Volume 4, Number 4—December 1998
Volume 4, Number 4—December 1998 PDF Version [PDF - 10.56 MB - 186 pages]
International Editors: Emerging Infectious Diseases—South Africa
PDF Version [PDF - 114 KB - 4 pages]
K. P. Klugman
Quasispecies Structure and Persistence of RNA Viruses
PDF Version [PDF - 78 KB - 7 pages]
E. Domingo et al.View Abstract
Viral quasispecies are closely related (but nonidentical) mutant and recombinant viral genomes subjected to continuous genetic variation, competition, and selection. Quasispecies structure and dynamics of replicating RNA enable virus populations to persist in their hosts and cause disease. We review mechanisms of viral persistence in cells, organisms, and populations of organisms and suggest that the critical interplay between host and viral influences (including in some cases the quasispecies organization) is the main driving force for long-term survival of viruses in nature.
Ecologic Studies of Rodent Reservoirs: Their Relevance for Human Health
PDF Version [PDF - 139 KB - 9 pages]
J. N. Mills and J. E. ChildsView Abstract
Within the past few years, the number of "new" human diseases associated with small-mammal reservoirs has increased dramatically, stimulating renewed interest in reservoir ecology research. A consistent, integrative approach to such research allows direct comparisons between studies, contributes to the efficient use of resources and data, and increases investigator safety. We outline steps directed toward understanding vertebrate host ecology as it relates to human disease and illustrate the relevance of each step by using examples from studies of hosts associated with rodent-borne hemorrhagic fever viruses.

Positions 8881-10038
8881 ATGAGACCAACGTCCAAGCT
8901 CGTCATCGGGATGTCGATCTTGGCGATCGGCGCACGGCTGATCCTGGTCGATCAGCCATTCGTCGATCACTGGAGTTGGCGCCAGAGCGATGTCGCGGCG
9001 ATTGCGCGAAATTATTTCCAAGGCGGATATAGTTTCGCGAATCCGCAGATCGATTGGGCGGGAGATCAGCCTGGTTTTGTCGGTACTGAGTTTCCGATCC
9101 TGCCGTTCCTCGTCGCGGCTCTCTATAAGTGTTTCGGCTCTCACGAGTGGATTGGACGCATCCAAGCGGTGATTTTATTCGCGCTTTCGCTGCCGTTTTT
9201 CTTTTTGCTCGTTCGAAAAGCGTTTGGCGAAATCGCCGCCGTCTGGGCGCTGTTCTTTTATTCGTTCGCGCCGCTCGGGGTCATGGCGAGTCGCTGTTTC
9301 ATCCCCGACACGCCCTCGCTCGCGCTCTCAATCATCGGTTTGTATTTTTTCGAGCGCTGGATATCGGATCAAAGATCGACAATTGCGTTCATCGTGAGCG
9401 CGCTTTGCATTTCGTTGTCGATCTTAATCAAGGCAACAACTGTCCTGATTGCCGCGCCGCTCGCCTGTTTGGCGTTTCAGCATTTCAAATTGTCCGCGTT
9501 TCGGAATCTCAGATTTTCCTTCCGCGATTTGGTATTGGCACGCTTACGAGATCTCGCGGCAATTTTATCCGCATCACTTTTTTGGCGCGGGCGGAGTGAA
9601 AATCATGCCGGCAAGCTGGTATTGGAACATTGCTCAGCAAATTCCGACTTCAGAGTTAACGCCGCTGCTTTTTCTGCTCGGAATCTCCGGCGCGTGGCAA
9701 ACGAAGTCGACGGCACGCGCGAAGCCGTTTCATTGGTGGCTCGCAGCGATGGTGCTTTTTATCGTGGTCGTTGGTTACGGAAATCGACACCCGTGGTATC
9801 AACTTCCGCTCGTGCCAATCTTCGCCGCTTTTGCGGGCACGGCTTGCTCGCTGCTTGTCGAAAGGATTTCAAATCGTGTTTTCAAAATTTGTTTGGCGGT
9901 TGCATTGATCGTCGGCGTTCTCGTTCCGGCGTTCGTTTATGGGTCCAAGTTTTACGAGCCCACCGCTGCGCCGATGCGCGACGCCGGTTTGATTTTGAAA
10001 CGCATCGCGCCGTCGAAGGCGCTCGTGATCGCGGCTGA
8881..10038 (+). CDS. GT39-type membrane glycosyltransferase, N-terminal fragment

Diphtheria in the Former Soviet Union: Reemergence of a Pandemic Disease
PDF Version [PDF - 117 KB - 12 pages]
C. R. Vitek and M. WhartonView Abstract
The massive reemergence of diphtheria in the Newly Independent States of the former Soviet Union marked the first large-scale diphtheria epidemic in industrialized countries in 3 decades. Factors contributing to the epidemic included a large population of susceptible adults; decreased childhood immunization, which compromised what had been a well-established childhood vaccination program; suboptimal socioeconomic conditions; and high population movement. The role of a change in the predominant circulating strains of Corynebacterium diphtheriae in this epidemic remains uncertain. Massive, well-coordinated international assistance and unprecedented efforts to vaccinate adults were needed to control the epidemic.